After six weeks of training, the final class took place at a nearby golf course. Because she had been working with PGA of America directly, several members of the organization flew in from Florida to film her outdoor finale. By this time, Yvette had fallen in love with the game of golf and was doing great.

Next, Yvette and Tim, Golf Professional and Adaptive Golf Coach from PGA Tour Superstore, headed over to the CNN complex in Atlanta for a media appearance on HLN’s Daily Show to promote adaptive golf.

HEADLINE NEWS FEATURES YVETTE ON ADAPTIVE GOLF

Yvette had no idea how much she would enjoy the game of golf or in how many ways she would benefit by playing. In addition to the peace and serenity of the course, she enjoys the heritage and how the sport can be passed down to her children.

The Georgia State Golf Association’s Adaptive Golf Program, is consistently offered with bi-monthly complimentary clinics geared to individuals of all abilities to get started on the right track. Georgia is currently leading all other state golf associations across the US with adaptive golf programs and has hopes of mentoring others and replicating their successes of enhancing lives through golf.

Yvette says, “There’s also a health and wellness component from golf that people don’t take into consideration. The other sports I enjoy, like water/snow skiing, require that I’m sedentary – always in a sitting position. But going in and out of the standing position while golfing [using the ParaGolfer], I’m using new muscles and stretching my back more than I ever have.”

She goes on to say, “I’ve been surprised at how much more I’ve been able to use my upper body. The pivoting motion in the swing has really helped condition my core muscles.”

How Does Adaptive Golf Work?

There are two main types of assistive technology that are available to people with limited mobility. The devices not only help individuals “walk the course,” but they actually elevate a person to a swinging position.

The SoloRider is something of an accessible golf cart that is hand-driven and enables people to get around the course. The seat rotates out, which makes for an easier golf swing – even allowing golfers to bear weight on their feet if able, while remaining supported.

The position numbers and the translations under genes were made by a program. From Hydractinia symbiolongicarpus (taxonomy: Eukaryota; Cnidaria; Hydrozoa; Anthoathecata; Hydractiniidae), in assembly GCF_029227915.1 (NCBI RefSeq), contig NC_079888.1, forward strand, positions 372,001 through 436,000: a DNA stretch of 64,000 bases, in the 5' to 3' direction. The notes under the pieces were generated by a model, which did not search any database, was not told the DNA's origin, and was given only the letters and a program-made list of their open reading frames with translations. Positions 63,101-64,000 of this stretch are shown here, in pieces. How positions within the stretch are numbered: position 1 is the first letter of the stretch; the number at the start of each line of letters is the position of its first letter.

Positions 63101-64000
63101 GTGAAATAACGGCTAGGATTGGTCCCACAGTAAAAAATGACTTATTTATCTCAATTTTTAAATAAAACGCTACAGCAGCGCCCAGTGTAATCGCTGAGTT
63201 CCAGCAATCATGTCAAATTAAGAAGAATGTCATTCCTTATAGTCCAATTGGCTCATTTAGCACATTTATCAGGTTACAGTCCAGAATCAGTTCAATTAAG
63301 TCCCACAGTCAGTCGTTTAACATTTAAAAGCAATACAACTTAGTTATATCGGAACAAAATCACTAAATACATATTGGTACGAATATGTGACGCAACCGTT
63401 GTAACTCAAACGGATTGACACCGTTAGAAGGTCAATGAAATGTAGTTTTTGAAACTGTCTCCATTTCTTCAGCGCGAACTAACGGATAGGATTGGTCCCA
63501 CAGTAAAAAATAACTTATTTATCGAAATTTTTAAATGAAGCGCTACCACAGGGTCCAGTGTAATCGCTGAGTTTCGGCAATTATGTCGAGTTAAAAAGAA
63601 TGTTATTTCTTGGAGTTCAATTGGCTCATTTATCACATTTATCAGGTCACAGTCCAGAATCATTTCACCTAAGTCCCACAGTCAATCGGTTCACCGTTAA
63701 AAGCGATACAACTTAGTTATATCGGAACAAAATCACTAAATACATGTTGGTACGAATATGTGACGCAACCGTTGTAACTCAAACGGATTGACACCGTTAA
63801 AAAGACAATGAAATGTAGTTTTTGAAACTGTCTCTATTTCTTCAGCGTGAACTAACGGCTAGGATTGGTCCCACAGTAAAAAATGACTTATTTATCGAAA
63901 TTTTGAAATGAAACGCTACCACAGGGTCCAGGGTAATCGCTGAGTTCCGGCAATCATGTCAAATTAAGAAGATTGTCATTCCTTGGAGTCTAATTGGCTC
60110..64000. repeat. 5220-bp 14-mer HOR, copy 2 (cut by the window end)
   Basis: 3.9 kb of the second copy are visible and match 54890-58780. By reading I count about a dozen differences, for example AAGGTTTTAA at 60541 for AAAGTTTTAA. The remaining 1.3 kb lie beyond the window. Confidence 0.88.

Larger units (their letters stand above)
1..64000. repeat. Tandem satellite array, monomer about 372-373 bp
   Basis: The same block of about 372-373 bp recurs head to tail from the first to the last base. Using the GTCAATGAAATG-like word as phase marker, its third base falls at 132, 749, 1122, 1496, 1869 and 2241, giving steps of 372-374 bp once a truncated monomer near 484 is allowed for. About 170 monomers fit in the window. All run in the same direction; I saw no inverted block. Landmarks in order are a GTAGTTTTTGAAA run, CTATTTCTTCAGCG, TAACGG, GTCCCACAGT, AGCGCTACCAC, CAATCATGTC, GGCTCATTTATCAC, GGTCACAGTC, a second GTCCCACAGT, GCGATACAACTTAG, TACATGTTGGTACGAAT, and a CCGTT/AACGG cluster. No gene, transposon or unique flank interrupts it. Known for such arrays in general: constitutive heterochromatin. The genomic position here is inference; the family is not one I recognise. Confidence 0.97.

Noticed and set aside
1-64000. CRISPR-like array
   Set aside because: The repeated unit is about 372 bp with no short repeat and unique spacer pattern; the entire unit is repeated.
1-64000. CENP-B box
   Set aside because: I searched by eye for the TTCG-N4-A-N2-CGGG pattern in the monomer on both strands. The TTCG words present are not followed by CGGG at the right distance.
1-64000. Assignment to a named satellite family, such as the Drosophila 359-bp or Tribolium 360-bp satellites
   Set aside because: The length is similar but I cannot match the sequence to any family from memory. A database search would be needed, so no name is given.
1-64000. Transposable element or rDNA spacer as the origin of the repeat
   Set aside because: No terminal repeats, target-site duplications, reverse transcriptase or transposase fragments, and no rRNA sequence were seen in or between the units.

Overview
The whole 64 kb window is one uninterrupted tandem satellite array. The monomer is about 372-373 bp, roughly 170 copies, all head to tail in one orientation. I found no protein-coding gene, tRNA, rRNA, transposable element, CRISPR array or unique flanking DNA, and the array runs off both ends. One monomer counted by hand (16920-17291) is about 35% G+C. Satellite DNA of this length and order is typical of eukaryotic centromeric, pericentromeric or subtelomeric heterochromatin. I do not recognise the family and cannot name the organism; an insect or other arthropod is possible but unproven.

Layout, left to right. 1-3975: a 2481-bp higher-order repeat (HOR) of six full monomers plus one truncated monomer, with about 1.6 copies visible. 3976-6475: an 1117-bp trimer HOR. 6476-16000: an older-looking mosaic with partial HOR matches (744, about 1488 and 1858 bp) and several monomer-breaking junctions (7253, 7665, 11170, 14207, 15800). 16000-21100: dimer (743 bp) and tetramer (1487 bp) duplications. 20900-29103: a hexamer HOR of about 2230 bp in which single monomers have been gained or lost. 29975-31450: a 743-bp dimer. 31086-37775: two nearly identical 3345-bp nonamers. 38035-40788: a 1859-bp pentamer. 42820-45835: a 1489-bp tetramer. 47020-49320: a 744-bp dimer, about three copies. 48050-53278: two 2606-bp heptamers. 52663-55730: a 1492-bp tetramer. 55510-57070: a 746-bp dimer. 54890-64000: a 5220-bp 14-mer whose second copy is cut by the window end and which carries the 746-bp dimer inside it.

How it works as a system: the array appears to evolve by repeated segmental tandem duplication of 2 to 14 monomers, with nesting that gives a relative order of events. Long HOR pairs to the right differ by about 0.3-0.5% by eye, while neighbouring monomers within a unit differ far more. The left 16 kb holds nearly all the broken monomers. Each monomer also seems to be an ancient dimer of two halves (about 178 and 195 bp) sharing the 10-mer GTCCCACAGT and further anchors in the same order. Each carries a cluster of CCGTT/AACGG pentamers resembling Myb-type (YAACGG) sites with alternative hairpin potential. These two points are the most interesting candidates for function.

The ParaGolfer is a smaller unit that actually incorporates a standing frame to assist the golfer into a full, upright position. Users strap in at the chest and knees and use a joystick to navigate. This device, while much more expensive, allows more flexibility with where the golfer can roll on the green and gives them the proper swinging position.

When these assistive devices weren’t available, Yvettes’s been known to use her height-adjustable Pride Jazzy Air power chair to play!

There are increasing resources available to adaptive golfers today. With the growing popularity of the sport, and even Olympic interest in adaptive golf, more courses are encouraged to acquire adaptive equipment to have on-hand for golfers with mobility impairments.

The United States Adaptive Golf Alliance is comprised of over 30 adaptive golf organizations, operates clinics and recurring programs across the US while offering coach and program development trainings through the Adaptive Golf Academy. The USAGA is active and willing to help facilitate helping you to find programs and equipment so anyone can learn and play the sport.

READY TO GIVE ADAPTIVE GOLF A TRY?! Visit USAGA.ORG TO FIND RESOURCES NEAR YOU. IF YOU DON’T SEE ANYTHING IN YOUR AREA, CONTACT USAGA OUTREACH COORDINATOR BOB THIBODEAU DIRECTLY AT 770-856-9442.